Nicotine addiction: The explosion of flavored nicotine vapes has spawned alarming addiction levels, even in middle schoolers. Early dependence carries risks.
Social media addiction: Compulsively chasing “likes” and comments, teens lose perspective, curating online facades instead of nurturing real-world bonds.
What impact can addiction have?
Emerging research reveals that excessive technology use can profoundly impact a teenager’s still-developing brain. While tech offers many positives, unhealthy relationships with devices correlate with observable neurological changes.
Addiction takes a heavy toll at home, work, finances, and beyond. Individuals may resort to illegal acts to fund their habit, facing fines, jail time, and lifelong criminal records. This may affect several aspects of your everyday life, such as career options, credit scores, and car insurance rates.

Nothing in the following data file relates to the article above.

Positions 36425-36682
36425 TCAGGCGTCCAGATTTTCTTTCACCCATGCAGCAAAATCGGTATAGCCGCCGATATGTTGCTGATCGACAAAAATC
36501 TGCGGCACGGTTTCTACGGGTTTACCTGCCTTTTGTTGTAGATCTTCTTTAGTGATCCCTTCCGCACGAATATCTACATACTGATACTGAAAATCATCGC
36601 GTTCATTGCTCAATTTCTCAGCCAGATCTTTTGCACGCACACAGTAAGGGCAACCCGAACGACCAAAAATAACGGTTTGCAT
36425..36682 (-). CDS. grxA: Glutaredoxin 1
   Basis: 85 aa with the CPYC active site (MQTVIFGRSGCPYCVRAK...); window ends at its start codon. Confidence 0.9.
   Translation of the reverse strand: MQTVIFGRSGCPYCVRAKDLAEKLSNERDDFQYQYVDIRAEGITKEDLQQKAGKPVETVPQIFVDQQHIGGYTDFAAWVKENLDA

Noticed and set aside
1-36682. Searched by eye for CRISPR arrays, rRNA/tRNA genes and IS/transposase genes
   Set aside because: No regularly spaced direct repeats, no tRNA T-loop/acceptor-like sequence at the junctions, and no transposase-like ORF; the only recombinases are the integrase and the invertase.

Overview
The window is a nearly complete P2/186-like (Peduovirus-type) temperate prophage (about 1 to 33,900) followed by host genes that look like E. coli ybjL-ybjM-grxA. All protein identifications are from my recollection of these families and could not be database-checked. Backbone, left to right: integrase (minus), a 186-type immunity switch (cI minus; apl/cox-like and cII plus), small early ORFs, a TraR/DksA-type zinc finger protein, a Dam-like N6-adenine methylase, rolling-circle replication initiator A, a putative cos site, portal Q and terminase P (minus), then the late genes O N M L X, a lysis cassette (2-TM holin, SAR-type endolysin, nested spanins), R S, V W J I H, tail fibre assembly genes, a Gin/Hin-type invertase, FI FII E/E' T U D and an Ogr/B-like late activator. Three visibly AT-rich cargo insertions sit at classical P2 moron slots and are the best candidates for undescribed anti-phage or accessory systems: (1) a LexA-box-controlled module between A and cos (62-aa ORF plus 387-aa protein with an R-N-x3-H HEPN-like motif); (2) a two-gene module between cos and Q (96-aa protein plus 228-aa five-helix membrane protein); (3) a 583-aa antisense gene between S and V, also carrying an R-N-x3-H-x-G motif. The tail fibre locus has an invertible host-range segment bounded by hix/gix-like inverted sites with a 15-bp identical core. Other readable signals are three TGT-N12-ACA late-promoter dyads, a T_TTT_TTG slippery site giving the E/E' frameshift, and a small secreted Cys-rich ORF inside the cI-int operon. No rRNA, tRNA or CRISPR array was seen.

The costs of addiction also drain bank accounts, leading to insurmountable debt, bankruptcy, and financial ruin. Substance abuse erodes the foundations of stability and security in all aspects of life.
Addiction strains family relationships and destroys trust due to unreliability, arguments, and sometimes domestic violence. People suffering from addiction may lose friendships because friends get tired of the drama and broken promises or feel embarrassed by their behavior.
Addiction causes people to lose interest in hobbies and activities they used to enjoy. Their world begins to revolve around obtaining and using substances instead of positive life experiences. This also applies to schools and jobs, as performance can suffer greatly. People may get expelled, fired, or quit due to addiction issues.
The physical health impacts are also severe. “People can experience overdoses, seizures, shakes, vomiting, injuries from drunk accidents, and other medical crises. If addiction persists for years, it can cause severe long-term damage to vital organs,” notes Lindsey Tong, a Licensed Clinical Social Worker at Profound Treatment.